Union organizer Saul Wellman, who died last year at age 90, spent three-quarters of a century as ground soldier in the 20th century's prominent progressive movements. "Professional Revolutionary" fondly profiles the man who was a cranky mentor to generations of activists. Judith Montell's straightforward docu has too much of a PBS feel for theatrical exposure, but is apt for fest, pubcast and educational outlets.

Union organizer Saul Wellman, who died last year at age 90, spent three-quarters of a century as ground soldier in the 20th century’s prominent progressive movements. “Professional Revolutionary” fondly profiles the man who was a cranky mentor to generations of activists. Judith Montell’s straightforward docu has too much of a PBS feel for theatrical exposure, but is apt for fest, pubcast and educational outlets.

Born in Brooklyn to Russian Jewish emigre parents, Wellman came to his radicalism early: When he was 14, he heard Eugene V. Debs speak. Expelled from high school for attending a demonstration, Wellman joined the International Brigade to fight against Franco (pic ends with a 60th reunion of the group in Spain), was wounded when he served in the U.S. Army at the Battle of the Bulge, and returned home to become an American Communist Party organizer. McCarthy-era witchhunts got him jailed briefly. He left the party after Stalin’s crimes were revealed and refocused on pro-labor, anti-war and other causes. Colorful figure was a slightly haranguing but infinitely inspiring model to many idealistic youths. Banal score aside, pic’s assembly is pro if unimaginative.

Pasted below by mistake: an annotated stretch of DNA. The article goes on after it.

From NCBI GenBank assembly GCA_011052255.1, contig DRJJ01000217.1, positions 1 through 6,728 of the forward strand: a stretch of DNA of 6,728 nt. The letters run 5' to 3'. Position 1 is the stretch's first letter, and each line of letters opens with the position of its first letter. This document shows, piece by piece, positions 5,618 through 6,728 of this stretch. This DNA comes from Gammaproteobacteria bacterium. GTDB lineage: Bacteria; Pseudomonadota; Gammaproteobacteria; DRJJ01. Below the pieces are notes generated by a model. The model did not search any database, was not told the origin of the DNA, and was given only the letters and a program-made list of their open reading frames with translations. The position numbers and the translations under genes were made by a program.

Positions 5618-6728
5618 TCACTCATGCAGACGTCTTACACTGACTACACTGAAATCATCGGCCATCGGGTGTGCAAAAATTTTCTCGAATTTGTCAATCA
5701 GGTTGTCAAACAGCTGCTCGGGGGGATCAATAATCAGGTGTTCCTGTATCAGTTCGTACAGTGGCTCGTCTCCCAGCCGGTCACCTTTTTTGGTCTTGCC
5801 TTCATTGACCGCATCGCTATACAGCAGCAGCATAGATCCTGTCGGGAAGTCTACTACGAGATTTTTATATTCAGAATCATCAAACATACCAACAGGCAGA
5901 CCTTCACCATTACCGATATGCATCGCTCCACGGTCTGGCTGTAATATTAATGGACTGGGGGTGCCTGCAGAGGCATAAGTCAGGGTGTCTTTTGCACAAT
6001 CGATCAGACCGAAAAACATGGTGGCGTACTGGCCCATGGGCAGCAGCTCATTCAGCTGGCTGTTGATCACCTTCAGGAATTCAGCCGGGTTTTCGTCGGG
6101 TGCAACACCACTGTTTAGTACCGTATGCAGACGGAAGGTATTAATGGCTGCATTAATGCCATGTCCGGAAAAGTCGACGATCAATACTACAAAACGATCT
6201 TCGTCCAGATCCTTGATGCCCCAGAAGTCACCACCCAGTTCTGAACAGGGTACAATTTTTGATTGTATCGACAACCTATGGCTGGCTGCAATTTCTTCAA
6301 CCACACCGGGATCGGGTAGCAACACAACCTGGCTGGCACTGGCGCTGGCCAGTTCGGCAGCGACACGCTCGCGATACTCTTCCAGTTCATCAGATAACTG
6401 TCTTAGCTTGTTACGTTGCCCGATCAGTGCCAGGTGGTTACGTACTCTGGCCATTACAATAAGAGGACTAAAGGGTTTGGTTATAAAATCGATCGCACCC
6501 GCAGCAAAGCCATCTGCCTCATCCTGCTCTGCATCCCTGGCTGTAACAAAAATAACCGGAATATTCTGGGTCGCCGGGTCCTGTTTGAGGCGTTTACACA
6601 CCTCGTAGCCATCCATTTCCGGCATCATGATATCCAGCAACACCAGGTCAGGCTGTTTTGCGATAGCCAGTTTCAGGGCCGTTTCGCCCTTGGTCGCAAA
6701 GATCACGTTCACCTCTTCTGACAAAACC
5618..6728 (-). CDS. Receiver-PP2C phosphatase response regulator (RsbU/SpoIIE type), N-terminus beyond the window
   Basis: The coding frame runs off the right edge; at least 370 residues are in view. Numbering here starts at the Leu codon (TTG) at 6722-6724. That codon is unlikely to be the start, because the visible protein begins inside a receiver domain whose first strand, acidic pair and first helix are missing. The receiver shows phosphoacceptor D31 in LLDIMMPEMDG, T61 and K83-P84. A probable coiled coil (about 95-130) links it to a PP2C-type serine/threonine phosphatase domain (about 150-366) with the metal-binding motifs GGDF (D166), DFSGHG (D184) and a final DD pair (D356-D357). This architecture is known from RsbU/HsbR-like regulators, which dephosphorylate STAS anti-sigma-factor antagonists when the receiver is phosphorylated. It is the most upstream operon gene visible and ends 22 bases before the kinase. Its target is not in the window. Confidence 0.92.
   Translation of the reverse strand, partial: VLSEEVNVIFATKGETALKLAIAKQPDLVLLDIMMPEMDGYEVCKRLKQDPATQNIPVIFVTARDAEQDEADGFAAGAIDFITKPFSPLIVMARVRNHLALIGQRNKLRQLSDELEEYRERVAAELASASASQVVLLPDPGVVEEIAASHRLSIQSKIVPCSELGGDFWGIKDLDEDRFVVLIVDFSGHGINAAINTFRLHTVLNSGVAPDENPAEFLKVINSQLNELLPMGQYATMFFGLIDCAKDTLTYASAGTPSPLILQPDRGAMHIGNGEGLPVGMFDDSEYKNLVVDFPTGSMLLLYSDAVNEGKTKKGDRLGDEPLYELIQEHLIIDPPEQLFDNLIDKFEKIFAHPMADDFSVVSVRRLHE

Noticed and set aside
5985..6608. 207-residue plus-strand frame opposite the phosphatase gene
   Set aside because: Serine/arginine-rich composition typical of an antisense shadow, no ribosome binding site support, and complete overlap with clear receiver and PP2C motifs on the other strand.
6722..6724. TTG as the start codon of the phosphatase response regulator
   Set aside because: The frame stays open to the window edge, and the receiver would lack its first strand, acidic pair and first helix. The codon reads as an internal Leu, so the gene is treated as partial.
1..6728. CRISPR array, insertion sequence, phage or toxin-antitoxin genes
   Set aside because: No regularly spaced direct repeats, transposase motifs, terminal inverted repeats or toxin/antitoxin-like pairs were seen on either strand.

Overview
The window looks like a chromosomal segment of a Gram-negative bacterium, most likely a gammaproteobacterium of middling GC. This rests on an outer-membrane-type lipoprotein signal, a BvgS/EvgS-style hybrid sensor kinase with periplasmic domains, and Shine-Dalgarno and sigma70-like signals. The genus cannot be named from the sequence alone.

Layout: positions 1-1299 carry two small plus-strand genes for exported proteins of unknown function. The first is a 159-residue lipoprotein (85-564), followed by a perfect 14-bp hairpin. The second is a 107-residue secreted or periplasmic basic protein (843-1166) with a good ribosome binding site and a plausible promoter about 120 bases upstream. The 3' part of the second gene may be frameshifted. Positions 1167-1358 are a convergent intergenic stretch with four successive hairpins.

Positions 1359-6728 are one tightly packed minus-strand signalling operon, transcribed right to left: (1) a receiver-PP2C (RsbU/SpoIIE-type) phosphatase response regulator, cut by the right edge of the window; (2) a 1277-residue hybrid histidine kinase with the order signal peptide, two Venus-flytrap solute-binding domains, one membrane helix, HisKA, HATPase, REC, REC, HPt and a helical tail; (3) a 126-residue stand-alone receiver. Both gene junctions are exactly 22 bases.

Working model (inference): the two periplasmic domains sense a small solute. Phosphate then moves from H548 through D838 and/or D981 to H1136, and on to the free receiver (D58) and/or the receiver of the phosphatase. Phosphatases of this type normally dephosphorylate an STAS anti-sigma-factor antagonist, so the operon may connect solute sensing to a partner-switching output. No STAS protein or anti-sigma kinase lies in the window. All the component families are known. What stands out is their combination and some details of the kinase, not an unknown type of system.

Professional Revolutionary: The Life of Saul Wellman

Production

A Judith Montell production. Produced by Montell, Ronald Aronson. Executive producers, Aronson, Jim Jacobs. Directed by Judith Montell. Screenplay, Ronald Aronson, Ira Konigsberg.

Crew

Camera (color, video), Ashley James, Vicente Franco, Stephen Lighthill, Cathey DenHeeten Dubrish, Roger Sherman; editors, Max Salomon, Angela Reginato, Stacey Ross, Yasha Aginsky; music, Randy Craig. Reviewed at Roxie Cinema, San Francisco, Sept. 29, 2004. (In Mill Valley Film Festival.) Running time: 65 MIN.
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